No, it is not. It felt big for the first half of the first day. From the second day on, all my “size issues” evaporated. Toward the end of the rally, I was able to swear that this was my preferred — no, my only — diameter for a watch. This rally made me realize how flexible our perception is. Two years without a 42mm watch made me feel that it was a no-go diameter. But after a few days, it becomes as natural as could be.

Omega Speedmaster Speedy Tuesday 2 Ultraman winter rally

Driving with the Speedy Tuesday 2 “Ultraman”

My 1979 Honda Prelude has the only clock in the cockpit. It is integrated into a dashboard, but it is way too tiny. It is the size of a Casio display. You can imagine that in daylight, the legibility is not ideal. That fact made me check my wrist quite often. When we sat behind the wheel every morning, I started the chronograph and timed how much time we spent driving. Three of the days, it rolled past the 12-hour mark. Since we were driving on bumpy country roads, it was a real endurance test for both the cars and their drivers.

Rain in snow

The first day in Romania caught us by surprise. There was heavy all-day rain waiting for us. Some parts of the day looked like we were swimming through small rivers running in the car ruts. We drove up and down hills, and the dangerous ice underneath us made us proceed cautiously. That day, we had to mount and dismount the snow chains maybe five or six times. All the snow changed into thousands of little lakes. When we had to step out of the car, we were standing in water practically up to our ankles. I was so happy that the rally organizer told me to throw a pair of warm Wellington boots in my trunk.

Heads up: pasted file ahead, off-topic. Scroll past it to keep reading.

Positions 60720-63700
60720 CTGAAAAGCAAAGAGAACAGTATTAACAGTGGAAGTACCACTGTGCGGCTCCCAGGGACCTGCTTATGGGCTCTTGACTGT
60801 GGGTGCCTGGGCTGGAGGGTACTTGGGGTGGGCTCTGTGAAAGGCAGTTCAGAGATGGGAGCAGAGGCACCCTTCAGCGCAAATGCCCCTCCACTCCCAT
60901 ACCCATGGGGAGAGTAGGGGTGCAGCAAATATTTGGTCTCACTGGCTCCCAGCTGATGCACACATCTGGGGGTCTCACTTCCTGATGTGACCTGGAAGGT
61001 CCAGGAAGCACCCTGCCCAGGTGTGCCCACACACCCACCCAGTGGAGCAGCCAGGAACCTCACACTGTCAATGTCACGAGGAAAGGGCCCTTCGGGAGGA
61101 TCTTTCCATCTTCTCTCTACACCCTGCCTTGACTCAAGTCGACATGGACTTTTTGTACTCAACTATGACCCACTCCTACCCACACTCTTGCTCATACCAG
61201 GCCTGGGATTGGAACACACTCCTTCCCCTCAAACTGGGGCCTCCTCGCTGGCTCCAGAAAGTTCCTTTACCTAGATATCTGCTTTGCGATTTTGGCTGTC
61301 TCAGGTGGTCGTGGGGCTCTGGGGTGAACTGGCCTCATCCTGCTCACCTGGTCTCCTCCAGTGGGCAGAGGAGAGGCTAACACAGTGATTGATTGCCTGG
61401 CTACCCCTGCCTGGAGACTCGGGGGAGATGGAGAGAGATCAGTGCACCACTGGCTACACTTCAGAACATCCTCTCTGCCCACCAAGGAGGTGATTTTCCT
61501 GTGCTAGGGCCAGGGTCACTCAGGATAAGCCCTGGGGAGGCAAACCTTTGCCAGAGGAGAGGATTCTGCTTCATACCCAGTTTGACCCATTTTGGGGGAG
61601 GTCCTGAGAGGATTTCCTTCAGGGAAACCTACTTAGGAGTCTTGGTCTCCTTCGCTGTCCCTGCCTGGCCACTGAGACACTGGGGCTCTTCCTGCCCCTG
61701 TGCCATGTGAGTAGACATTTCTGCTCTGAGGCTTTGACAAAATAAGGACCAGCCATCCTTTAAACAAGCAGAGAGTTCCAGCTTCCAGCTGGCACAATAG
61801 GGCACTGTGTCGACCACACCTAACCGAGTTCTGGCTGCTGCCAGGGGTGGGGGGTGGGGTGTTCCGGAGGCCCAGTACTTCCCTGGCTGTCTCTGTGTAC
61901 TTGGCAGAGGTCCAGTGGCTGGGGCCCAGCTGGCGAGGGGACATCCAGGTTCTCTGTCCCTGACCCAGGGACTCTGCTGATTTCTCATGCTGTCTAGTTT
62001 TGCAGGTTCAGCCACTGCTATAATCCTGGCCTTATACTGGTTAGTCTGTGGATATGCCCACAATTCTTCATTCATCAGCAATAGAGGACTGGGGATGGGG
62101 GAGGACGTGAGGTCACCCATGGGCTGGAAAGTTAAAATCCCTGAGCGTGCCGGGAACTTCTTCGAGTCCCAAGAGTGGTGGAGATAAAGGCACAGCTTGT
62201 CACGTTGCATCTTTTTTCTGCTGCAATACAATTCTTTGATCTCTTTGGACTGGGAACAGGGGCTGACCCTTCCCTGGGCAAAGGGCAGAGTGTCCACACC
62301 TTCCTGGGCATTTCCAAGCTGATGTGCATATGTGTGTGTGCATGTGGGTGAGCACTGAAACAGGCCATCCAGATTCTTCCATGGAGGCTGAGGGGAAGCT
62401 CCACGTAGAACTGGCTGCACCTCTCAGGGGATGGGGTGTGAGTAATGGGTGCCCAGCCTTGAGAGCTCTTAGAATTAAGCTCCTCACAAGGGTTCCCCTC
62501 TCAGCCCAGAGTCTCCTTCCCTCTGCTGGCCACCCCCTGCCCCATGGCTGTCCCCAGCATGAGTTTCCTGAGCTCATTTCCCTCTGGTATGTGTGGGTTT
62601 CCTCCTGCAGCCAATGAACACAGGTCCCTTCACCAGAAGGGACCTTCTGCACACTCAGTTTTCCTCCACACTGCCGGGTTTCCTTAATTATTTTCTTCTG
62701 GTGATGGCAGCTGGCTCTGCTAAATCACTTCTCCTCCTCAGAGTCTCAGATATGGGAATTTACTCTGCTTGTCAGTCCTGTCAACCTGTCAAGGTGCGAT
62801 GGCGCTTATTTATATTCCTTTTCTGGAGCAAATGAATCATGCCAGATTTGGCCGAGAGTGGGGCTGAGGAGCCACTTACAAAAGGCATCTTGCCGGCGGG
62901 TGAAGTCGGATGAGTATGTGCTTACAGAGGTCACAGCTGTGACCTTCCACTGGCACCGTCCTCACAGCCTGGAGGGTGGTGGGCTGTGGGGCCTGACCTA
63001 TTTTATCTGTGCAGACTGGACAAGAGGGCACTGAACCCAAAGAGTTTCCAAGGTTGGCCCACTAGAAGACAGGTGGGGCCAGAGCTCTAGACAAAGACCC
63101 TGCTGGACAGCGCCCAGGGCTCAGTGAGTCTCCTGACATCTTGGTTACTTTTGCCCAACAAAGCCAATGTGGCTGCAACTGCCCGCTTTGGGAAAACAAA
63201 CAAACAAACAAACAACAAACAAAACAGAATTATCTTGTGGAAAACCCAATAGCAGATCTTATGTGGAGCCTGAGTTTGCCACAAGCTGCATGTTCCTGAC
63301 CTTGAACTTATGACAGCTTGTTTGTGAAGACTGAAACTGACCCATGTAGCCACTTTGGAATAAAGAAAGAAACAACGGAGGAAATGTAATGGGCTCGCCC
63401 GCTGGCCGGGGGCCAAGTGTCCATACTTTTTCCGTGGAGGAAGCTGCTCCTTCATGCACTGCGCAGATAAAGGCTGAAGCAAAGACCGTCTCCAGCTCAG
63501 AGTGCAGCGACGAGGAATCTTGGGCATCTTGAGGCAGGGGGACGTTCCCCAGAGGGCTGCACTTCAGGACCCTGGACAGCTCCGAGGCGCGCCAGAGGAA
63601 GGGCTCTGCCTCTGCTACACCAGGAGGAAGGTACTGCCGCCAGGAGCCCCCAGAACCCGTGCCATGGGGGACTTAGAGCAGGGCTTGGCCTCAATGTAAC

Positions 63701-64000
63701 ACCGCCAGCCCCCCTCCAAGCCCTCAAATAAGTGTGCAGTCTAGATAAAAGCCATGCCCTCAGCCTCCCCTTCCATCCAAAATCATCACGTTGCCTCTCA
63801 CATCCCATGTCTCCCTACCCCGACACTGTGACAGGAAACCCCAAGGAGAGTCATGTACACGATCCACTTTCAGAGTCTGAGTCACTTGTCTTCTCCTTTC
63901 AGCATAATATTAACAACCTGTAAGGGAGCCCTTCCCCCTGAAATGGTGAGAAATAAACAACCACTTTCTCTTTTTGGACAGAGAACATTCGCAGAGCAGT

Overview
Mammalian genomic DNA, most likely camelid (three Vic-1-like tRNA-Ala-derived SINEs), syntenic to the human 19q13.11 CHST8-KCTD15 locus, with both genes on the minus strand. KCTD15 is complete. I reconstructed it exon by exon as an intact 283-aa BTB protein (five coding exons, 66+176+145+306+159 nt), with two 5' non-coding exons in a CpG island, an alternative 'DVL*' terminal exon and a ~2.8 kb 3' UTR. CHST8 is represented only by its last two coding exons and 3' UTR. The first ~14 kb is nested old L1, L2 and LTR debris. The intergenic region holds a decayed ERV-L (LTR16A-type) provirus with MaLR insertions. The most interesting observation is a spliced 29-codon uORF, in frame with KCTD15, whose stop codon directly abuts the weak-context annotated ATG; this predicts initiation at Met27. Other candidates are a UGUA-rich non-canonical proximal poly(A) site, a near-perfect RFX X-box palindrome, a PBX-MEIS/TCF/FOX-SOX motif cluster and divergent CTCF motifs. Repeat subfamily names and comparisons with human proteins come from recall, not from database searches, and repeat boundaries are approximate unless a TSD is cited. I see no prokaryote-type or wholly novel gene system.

I hate mud

This rally made me realize how fortunate we were at the summer one. We had beautiful sunshine all week (if I forget just one morning storm), and I didn’t have a chance to fully realize how it would be to drive on muddy forest roads. Well, I got that chance this time in bucketloads. The rain made most of the snow disappear. Instead of 1,000 kilometers of white powder, we got 1,000 kilometers of sticky mud. I have to say that driving in mud was an enriching experience, and I enjoyed it well enough. My car, on the other hand, did not.

I was thinking about bringing a four-wheel drive car. And that would’ve been better for the weather. Sticky mud is much more demanding on the car’s drivetrain, and supposedly simple terrain becomes challenging to drive through. This year, we went pretty fast, and we were ahead of the entire group. It was nice to explore the country on our own, but it had its drawbacks. When we came to the track section where we couldn’t make it through alone, there was no one to help us pull our car over the challenging road ahead.